There is this notion that once the industry is legalised, the industry and its effects could be controlled and regulated. In fact we brought in regulations in 2011 which clearly said that casinos could not be set up in different areas but have to be centralised into one single zone or area. What we had in mind was that this zone would be created in a far-off area like Kalpitiya or such place but that didn’t happen. The issue actually lies in the fact that there is no governance in this country. There have been examples and comparisons drawn with Singapore and its casinos.
The fundamental difference between Singapore and Sri Lanka is that Singapore has governance, there is no one who is above the law. Take the Hambantota incident, has the law been implemented at all with regard to the suspects? That is the biggest problem that the Sri Lankan society has to face. Because the law doesn’t apply equally to everyone no one can expect the industry to be controlled.
Then there is also a political dimension to this. Once these businessmen come into the country, they would start controlling policy making and decision making. That was what Packer did in Australia. We have witnessed this phenomenon in the past when Malaysia’s Joe Sim operated casinos in the early 90’s. Within three years of starting operations the President of this country, no less, said that the ‘ casino’ businessmen were attempting to bring down his government. These are facts.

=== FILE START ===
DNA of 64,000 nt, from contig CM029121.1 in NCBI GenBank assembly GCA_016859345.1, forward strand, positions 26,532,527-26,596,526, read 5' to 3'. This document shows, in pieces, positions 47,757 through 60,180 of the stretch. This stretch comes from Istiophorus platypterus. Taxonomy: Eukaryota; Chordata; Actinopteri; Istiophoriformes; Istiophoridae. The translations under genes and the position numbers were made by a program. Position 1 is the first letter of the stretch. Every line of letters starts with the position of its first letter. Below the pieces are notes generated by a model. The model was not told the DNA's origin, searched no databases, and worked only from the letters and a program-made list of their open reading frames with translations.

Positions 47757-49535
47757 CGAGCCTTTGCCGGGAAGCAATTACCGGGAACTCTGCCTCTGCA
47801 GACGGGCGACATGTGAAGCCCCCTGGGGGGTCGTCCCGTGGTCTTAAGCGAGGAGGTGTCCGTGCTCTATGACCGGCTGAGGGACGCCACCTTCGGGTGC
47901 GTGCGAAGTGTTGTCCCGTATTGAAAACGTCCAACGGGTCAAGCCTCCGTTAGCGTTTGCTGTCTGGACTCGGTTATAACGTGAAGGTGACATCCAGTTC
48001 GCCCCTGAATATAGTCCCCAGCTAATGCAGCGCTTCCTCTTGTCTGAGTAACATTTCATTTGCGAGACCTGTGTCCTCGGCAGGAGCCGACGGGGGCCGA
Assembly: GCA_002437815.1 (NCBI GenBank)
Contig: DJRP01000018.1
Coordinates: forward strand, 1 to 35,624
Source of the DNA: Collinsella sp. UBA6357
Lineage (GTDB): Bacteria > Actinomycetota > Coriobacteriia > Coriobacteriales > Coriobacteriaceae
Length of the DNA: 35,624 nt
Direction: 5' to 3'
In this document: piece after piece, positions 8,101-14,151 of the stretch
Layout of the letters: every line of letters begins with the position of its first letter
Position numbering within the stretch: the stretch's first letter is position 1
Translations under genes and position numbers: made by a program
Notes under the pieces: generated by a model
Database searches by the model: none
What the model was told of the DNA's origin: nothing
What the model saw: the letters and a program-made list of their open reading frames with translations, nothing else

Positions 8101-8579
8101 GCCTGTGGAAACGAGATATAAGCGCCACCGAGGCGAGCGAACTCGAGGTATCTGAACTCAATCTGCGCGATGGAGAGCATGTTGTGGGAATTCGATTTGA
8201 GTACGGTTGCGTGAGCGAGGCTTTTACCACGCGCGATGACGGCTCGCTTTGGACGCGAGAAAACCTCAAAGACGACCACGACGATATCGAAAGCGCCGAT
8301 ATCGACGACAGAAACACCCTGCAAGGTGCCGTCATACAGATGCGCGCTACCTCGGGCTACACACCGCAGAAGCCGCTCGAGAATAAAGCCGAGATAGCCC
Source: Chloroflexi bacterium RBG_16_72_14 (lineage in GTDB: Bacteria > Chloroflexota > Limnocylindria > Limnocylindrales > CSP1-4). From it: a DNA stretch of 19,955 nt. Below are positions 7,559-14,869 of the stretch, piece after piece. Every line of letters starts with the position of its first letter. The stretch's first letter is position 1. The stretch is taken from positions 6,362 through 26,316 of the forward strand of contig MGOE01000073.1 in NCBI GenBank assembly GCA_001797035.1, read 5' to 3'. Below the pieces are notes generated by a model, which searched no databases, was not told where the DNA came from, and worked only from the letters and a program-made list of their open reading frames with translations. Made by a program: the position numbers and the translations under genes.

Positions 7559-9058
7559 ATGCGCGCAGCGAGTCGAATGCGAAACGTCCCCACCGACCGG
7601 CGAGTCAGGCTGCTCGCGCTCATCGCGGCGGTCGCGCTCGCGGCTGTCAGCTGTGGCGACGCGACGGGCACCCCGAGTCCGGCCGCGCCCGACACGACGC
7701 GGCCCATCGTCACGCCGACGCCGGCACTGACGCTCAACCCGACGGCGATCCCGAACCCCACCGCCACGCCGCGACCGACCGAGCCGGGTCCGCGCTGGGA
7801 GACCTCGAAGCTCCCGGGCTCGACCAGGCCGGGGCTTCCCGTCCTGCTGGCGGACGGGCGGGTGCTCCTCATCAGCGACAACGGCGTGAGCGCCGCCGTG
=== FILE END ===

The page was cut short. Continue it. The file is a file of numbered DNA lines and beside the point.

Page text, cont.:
Thereafter they were banned. Then in 2001 under the Chandrika Bandaranaike government casinos were reintroduced with a tax, and even she cried foul during her tenure alleging that it was casino businessmen who are trying to topple the government. Parliamentarians would be bought; they would be making deals and political decisions at the Crown Casino or at the John Keells Casino. The method in which this Act was passed itself speaks volumes of the political clout these businessmen possess. The entire country feels the might of their power. The Act was passed despite the entire country crying against it, and those who passed it did so, despite this upheaval. Can you believe what political clout these casino businessmen possess even now? The Maha Sangha and the public were betrayed by the method they brought this Act and passed it.
Therefore, if you take this on any facet, be it economical, political or social, the harm that they could cause far outweighs the benefits that could accrue.